IDEAS home Printed from https://ideas.repec.org/p/cda/wpaper/01-9.html
   My bibliography  Save this paper

The Timing of Product Innovation and Regulatory Delay

Author

Listed:
  • James E. Prieger

    (Department of Economics, University of California Davis)

Abstract

This paper endogenizes the interplay between innovation by a regulated â?¦rm and regulatory delay. In the signaling model, the â?¦rm times its innovation to communicate its private information about the MC of delay to the regulator. When product innovation costs fall over time, an extra day of regulatory delay increases time to introduction by more than a day. Successful signaling leads the regulator to adjust regulatory delay. The separating equilibrium of the signaling model generates testable predictions for how innovation and regulatory delay evolve over time. The model is consistent with data gathered from one of the Bell telecommunications â?¦rms.

Suggested Citation

  • James E. Prieger, 2003. "The Timing of Product Innovation and Regulatory Delay," Working Papers 19, University of California, Davis, Department of Economics.
  • Handle: RePEc:cda:wpaper:01-9
    as

    Download full text from publisher

    File URL: http://wp.econ.ucdavis.edu/01-9.pdf
    Download Restriction: no

    References listed on IDEAS

    as
    1. James E. Prieger, 2002. "Regulation, Innovation, and the Introduction of New Telecommunications Services," The Review of Economics and Statistics, MIT Press, vol. 84(4), pages 704-715, November.
    2. Roycroft, Trevor R., 1999. "Alternative regulation and the efficiency of local exchange carriers: evidence from the Ameritech states," Telecommunications Policy, Elsevier, vol. 23(6), pages 469-480, September.
    3. Vuong, Quang H, 1989. "Likelihood Ratio Tests for Model Selection and Non-nested Hypotheses," Econometrica, Econometric Society, vol. 57(2), pages 307-333, March.
    4. Yossef Spiegel & Daniel F. Spulber, 1997. "Capital Structure with Countervailing Incentives," RAND Journal of Economics, The RAND Corporation, vol. 28(1), pages 1-24, Spring.
    5. Prager, Robin A, 1989. "The Effects of Regulatory Policies on the Cost of Debt for Electric Utilities: An Empirical Investigation," The Journal of Business, University of Chicago Press, vol. 62(1), pages 33-53, January.
    6. In-Koo Cho & David M. Kreps, 1987. "Signaling Games and Stable Equilibria," The Quarterly Journal of Economics, Oxford University Press, vol. 102(2), pages 179-221.
    7. Cabral, Luis M B & Riordan, Michael H, 1989. "Incentives for Cost Reduction under Price Cap Regulation," Journal of Regulatory Economics, Springer, vol. 1(2), pages 93-102, June.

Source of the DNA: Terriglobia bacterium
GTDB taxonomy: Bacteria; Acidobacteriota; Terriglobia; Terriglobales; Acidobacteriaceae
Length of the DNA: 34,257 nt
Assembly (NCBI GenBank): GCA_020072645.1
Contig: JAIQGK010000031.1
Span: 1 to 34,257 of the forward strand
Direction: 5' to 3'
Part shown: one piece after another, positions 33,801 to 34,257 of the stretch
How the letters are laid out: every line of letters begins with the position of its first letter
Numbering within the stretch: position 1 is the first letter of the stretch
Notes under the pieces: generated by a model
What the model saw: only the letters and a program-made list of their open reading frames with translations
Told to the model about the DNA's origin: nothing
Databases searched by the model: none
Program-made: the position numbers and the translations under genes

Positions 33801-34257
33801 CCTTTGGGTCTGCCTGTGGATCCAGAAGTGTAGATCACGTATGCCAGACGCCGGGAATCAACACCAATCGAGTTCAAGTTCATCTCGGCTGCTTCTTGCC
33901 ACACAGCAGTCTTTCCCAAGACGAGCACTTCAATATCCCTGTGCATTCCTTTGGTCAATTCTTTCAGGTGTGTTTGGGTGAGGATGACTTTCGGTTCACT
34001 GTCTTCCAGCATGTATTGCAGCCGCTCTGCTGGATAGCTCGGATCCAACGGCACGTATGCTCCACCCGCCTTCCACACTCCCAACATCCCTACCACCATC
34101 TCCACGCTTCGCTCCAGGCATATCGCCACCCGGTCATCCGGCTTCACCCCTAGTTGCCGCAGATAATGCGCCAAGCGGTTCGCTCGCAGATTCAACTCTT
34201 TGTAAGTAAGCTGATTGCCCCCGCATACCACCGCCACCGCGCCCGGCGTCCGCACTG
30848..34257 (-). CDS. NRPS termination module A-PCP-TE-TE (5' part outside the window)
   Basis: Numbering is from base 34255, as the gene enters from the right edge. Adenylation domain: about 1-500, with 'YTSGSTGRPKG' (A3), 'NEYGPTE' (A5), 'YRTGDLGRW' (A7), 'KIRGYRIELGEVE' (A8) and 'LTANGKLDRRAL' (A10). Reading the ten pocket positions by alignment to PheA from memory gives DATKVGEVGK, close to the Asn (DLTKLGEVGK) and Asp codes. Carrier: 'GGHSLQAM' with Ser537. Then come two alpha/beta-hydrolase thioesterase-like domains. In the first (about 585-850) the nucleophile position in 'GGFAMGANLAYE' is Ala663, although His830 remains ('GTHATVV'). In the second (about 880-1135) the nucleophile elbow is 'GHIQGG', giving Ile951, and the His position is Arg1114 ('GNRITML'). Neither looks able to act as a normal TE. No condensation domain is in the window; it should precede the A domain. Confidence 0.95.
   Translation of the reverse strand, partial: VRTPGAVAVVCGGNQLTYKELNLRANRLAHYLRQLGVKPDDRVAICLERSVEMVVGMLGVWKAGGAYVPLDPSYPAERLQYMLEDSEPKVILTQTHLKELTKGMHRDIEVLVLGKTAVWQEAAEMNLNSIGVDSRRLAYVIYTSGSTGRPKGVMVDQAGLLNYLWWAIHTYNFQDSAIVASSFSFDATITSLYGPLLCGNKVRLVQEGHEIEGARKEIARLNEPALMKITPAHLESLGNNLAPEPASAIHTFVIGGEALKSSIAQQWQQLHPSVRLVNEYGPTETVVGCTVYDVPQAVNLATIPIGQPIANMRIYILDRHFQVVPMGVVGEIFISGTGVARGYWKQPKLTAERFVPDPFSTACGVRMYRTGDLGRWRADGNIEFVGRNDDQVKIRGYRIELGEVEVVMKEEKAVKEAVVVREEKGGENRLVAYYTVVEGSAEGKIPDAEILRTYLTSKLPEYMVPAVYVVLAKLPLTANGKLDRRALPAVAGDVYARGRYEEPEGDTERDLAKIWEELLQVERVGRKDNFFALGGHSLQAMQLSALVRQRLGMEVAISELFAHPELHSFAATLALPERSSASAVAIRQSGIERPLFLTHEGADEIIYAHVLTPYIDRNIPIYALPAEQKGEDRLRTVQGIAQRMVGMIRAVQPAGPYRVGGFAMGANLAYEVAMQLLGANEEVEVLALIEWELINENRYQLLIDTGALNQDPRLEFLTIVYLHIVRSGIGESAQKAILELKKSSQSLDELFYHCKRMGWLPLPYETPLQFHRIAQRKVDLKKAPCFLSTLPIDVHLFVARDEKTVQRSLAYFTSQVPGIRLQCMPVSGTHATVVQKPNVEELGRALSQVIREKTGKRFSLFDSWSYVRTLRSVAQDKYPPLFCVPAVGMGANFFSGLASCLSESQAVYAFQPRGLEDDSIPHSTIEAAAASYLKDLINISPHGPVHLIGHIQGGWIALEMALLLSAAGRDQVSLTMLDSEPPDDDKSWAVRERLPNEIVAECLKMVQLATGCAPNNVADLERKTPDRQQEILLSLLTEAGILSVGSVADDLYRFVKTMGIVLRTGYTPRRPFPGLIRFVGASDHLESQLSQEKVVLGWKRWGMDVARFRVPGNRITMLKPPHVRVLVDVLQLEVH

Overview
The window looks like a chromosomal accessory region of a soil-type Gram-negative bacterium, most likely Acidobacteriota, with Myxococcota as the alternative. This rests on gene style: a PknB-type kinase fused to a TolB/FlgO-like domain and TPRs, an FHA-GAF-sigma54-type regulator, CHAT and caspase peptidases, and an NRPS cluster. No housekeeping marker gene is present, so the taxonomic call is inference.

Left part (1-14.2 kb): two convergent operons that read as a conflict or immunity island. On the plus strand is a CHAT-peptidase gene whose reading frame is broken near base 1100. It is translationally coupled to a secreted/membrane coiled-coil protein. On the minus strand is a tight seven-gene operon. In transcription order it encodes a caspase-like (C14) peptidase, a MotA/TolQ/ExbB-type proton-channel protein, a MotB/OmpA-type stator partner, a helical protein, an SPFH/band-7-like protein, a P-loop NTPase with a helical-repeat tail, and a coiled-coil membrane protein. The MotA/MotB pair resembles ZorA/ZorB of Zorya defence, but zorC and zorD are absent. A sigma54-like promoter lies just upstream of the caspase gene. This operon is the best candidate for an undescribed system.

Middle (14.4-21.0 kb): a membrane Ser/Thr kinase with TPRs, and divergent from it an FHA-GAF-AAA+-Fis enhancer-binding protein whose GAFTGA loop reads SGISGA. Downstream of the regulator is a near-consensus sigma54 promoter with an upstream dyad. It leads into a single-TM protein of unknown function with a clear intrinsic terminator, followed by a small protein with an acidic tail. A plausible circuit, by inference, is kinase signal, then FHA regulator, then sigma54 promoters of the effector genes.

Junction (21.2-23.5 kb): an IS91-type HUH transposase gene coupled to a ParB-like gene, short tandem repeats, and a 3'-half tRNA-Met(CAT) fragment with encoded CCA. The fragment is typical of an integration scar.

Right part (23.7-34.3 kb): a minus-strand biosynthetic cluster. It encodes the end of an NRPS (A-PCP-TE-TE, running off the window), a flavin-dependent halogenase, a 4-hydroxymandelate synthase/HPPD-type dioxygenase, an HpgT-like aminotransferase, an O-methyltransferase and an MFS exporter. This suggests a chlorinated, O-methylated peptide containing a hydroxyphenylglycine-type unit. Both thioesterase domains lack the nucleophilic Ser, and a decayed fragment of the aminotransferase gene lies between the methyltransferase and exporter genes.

8. Yossef Spiegel & Simon Wilkie, 1996. "Investment in a New Technology as a Signal of Firm Value Under Regulatory Opportunism," Journal of Economics & Management Strategy, Wiley Blackwell, vol. 5(2), pages 251-276, June.
    9. Wolak, Frank A, 1991. "The Local Nature of Hypothesis Tests Involving Inequality Constraints in Nonlinear Models," Econometrica, Econometric Society, vol. 59(4), pages 981-995, July.
    10. Lyon, Thomas P & Huang, Haizou, 1995. "Asymmetric Regulation and Incentives for Innovation," Industrial and Corporate Change, Oxford University Press, vol. 4(4), pages 769-776.
    11. Donald, Stephen G & Sappington, David E M, 1997. "Choosing among Regulatory Options in the United States Telecommunications Industry," Journal of Regulatory Economics, Springer, vol. 12(3), pages 227-243, November.
    Full references (including those not matched with items on IDEAS)

    Citations

    Citations are extracted by the CitEc Project, subscribe to its RSS feed for this item.
    as


    Cited by:

    1. Heli Koski & Tobias Kretschmer, 2004. "Entry, Standards and Competition: Firm Strategies and the Diffusion of Mobile Telephony," Review of Industrial Organization, Springer;The Industrial Organization Society, vol. 26(1), pages 89-113, November.

    More about this item

    Statistics

    Access and download statistics

    Corrections

    All material on this site has been provided by the respective publishers and authors. You can help correct errors and omissions. When requesting a correction, please mention this item's handle: RePEc:cda:wpaper:01-9. See general information about how to correct material in RePEc.

    For technical questions regarding this item, or to correct its authors, title, abstract, bibliographic or download information, contact: (Scott Dyer). General contact details of provider: http://edirc.repec.org/data/educdus.html .

    If you have authored this item and are not yet registered with RePEc, we encourage you to do it here. This allows to link your profile to this item. It also allows you to accept potential citations to this item that we are uncertain about.

    If CitEc recognized a reference but did not link an item in RePEc to it, you can help with this form .

    If you know of missing items citing this one, you can help us creating those links by adding the relevant references in the same way as above, for each refering item. If you are a registered author of this item, you may also want to check the "citations" tab in your RePEc Author Service profile, as there may be some citations waiting for confirmation.

    Please note that corrections may take a couple of weeks to filter through the various RePEc services.

    IDEAS is a RePEc service hosted by the Research Division of the Federal Reserve Bank of St. Louis . RePEc uses bibliographic data supplied by the respective publishers.